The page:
Perhaps not surprisingly, this idea did not go down well with some researchers and it has been slower to get off the ground than the company had hoped. "Quite frankly, there was some apprehension at first," says Doug Dykeman, a manager in IBM's Zurich research lab, though he and other executives claim this early resistance has been overcome.
Last year 150 of IBM's 3,000 researchers spent at least part of their time working on consulting projects. Eventually that could rise to 300-400 a year, says Mr Horn.
A second response is to use research to provide an element of technological originality to a far broader services engagement.
For instance, IBM credits its success in winning a €60m (£40m) local government service contract in France to the cutting-edge research on security being carried out in its Zurich research lab. The contract involves the automation of the land records in the Alsace and Moselle regions. It was only after the customer had seen the latest ideas on security being developed in IBM's labs that it signed up for the broader contract, the company says.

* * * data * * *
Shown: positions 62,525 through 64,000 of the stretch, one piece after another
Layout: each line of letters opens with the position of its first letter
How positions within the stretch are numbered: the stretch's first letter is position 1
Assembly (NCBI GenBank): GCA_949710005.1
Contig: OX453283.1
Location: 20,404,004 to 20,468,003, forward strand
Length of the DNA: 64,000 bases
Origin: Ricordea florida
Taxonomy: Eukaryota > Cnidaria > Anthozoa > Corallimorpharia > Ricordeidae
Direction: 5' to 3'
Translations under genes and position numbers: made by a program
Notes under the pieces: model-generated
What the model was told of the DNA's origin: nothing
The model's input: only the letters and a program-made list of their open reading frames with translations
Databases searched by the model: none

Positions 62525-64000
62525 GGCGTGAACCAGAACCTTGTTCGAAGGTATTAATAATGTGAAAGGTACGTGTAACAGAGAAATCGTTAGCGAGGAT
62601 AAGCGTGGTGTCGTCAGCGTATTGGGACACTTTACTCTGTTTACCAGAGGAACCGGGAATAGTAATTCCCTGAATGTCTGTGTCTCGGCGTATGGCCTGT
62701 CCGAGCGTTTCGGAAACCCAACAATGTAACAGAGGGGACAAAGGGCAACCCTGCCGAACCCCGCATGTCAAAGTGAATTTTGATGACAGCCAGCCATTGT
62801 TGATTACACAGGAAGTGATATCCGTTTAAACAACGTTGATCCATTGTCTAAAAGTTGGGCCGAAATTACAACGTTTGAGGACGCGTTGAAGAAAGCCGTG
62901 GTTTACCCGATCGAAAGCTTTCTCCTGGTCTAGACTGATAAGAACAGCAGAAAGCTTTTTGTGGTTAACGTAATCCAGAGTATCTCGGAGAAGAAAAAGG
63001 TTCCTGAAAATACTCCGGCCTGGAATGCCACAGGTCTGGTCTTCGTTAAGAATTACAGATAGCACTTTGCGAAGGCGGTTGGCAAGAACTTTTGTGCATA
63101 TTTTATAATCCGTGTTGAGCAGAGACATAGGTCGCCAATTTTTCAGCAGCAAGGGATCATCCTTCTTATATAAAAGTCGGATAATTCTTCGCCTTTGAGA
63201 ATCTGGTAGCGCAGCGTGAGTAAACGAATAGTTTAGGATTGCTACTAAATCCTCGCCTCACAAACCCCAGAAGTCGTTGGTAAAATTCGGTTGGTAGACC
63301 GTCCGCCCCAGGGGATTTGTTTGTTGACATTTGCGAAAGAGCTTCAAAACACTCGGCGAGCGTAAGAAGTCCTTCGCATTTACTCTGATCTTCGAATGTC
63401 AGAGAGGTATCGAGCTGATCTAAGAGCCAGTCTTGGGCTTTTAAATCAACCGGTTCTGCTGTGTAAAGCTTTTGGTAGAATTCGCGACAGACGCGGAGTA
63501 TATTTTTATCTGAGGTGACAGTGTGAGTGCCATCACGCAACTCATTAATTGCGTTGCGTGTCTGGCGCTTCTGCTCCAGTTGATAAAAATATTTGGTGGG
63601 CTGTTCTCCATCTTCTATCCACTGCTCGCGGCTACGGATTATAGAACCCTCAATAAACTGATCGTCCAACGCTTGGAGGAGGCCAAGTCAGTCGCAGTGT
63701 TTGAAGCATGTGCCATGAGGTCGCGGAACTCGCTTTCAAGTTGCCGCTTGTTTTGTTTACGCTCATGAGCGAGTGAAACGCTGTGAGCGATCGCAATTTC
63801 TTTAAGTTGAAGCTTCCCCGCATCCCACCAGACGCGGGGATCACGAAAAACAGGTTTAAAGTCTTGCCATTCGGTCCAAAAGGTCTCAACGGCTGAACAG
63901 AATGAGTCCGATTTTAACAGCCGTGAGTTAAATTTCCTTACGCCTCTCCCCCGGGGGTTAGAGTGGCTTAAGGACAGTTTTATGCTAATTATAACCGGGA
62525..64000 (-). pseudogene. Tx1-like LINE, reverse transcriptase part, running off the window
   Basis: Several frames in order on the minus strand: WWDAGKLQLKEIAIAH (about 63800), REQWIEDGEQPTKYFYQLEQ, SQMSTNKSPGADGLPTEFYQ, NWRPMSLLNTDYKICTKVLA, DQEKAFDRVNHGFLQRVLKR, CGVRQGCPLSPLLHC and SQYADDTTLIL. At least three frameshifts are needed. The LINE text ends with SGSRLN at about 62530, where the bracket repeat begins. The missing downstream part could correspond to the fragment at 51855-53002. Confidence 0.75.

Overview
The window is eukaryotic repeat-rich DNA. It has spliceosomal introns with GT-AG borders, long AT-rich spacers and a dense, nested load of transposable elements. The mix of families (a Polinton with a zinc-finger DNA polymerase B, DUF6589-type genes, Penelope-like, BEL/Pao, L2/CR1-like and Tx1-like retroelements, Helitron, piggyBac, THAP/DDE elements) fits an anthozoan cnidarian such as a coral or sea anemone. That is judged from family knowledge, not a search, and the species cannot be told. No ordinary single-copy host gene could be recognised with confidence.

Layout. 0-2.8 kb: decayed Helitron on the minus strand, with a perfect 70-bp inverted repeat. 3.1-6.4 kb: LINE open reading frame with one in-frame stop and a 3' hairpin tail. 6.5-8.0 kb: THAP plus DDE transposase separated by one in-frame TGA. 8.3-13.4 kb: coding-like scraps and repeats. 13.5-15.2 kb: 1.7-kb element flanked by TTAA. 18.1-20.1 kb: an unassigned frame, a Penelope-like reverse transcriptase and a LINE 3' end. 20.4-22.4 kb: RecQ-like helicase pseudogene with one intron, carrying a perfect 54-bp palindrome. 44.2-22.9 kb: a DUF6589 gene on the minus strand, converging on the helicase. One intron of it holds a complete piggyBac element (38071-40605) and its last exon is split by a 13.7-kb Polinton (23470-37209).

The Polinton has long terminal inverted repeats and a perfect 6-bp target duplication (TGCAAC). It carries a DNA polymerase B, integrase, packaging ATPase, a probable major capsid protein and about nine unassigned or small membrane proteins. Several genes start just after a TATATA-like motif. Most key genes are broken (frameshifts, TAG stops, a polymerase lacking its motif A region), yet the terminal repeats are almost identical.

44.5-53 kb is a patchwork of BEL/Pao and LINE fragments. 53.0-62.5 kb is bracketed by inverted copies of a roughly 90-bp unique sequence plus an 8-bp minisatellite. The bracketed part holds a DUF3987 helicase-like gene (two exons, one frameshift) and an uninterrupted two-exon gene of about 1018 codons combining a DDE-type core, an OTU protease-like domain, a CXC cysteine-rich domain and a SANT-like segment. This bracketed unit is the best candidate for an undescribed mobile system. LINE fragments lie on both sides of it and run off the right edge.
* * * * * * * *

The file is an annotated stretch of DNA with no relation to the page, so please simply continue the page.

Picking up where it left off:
Third, and perhaps more far-reaching, are the company's attempts to use research breakthroughs to devise new services that can be sold as high-priced consulting assignments.
Take a new service known as Web Fountain. Using algorithms developed in its research labs, this service digs far deeper into the internet than traditional search engines, for instance extracting information from chat rooms and blogs (journals available on the web). IBM has sold this capability - Mr Horn calls it "Google on steroids" - as a one-off service to companies that believe commercially important information lies buried in the internet. For instance, it has been used by BP to track the health of its brand, and by an unnamed record company to get an early warning about when and where demand for particular songs or artists will spring up.
In reality, this has as much to do with business model innovation as with technical innovation. What is significant is not so much the technological breakthrough itself as the way it is provided and paid for.